Zach, meanwhile, is a magnet for trouble and is dealing with a fair few problems of his own. Neither Rosa or Zach are ready for a romance – but does fate have other ideas? And after a summer in paradise, will Rosa ever want to leave?

A heartwarming, escapist book to lose yourself in this summer from bestselling author Sue Moorcroft, perfect for fans of Katie Fforde and Cathy Bramley.

Review

The book is set on a Maltese island, where the main characters, Yorkshire girl Rosa and Cornish guy Zach, who she is seeing on a date that isn’t really a date.
Rosa and Marcus have split and she is escaping it all in Malta, except  her mother would really like for her to have a summer romance and is trying to play cupid and has set her up with a date, in this idyllic setting with sun, coastlines and harbour and other gorgeous views. It’s almost dreamy and is very easy to slip into and escape the outside world for a bit. We may but not be able to physically go on holiday, but with this book, we certainly can in our imaginations and still return with a positive effect. The book does however carry substance. Sue Moorcroft balances it out divinely.
Zach has secrets from Rosa about not talking to his father and his grandad having dementia, who his nanna cared for.
On the night out readers meet Elsa from Edinburgh and Luccio who Zach met whilst during volunteer work for a youth organisation and has been lured into hanging out with a not so pleasant crowd.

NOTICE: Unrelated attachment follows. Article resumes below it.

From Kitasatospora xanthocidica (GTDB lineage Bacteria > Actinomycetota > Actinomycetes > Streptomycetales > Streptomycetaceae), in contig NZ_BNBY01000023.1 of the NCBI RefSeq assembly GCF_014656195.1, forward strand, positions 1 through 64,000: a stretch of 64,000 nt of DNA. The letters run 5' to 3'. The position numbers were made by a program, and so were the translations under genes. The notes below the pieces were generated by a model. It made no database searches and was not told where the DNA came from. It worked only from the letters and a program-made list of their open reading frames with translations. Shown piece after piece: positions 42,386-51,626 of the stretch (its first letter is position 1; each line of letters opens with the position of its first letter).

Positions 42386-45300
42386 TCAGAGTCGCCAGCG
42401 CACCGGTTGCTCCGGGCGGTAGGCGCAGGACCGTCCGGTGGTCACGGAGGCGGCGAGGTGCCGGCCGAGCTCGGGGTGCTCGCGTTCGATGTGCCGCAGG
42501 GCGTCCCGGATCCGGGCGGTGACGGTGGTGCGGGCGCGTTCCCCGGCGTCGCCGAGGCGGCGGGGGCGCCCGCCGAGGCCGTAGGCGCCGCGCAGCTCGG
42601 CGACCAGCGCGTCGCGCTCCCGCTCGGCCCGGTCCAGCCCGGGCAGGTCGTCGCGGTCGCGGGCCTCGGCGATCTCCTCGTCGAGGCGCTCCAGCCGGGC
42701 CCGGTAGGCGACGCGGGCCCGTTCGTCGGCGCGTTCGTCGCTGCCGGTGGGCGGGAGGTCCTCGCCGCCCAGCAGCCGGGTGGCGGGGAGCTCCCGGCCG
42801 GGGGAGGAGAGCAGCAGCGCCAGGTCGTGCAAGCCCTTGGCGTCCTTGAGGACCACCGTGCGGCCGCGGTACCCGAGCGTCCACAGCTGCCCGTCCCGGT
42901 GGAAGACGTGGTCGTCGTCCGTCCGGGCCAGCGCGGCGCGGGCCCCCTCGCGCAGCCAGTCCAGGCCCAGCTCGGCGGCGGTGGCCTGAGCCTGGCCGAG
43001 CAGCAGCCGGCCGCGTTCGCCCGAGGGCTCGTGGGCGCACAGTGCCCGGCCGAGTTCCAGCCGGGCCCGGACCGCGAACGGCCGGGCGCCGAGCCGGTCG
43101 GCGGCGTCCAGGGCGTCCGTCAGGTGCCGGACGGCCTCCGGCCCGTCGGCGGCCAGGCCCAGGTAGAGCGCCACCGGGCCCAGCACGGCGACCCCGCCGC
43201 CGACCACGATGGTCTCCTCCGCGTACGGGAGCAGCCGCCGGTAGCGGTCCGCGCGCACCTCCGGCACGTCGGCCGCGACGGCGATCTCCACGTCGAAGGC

Dory is an interesting character who is a food writer. The mediterranean food sounds delightful. This is a book that could truly make you hungry. Over delicious sounding food and wine, Rosa’s mother possibly taints the relaxed atmosphere a little by probing into the date that wasn’t a date, or as Rosa will stand firm about in her belief.
It’s interesting to read about Marci and Zach’s parents and Rosa’s parents with connections to the army and with how Dory became famous and has a bestselling Sunday Times book. It’s also interesting to read the grittier, not so wonderful parts too with Luccio heading towards trouble and with Dory’s publication issues. Elsewhere there are relationship anxieties and a disclosure of a miscarriage. It’s all sensitively written and doesn’t go too heavily into details. The book never loses that totally relaxing feel.

It’s fun seeing the relationships between the characters and seeing them develop, seeing the moving on process and romance develop and the interactions.

About the Author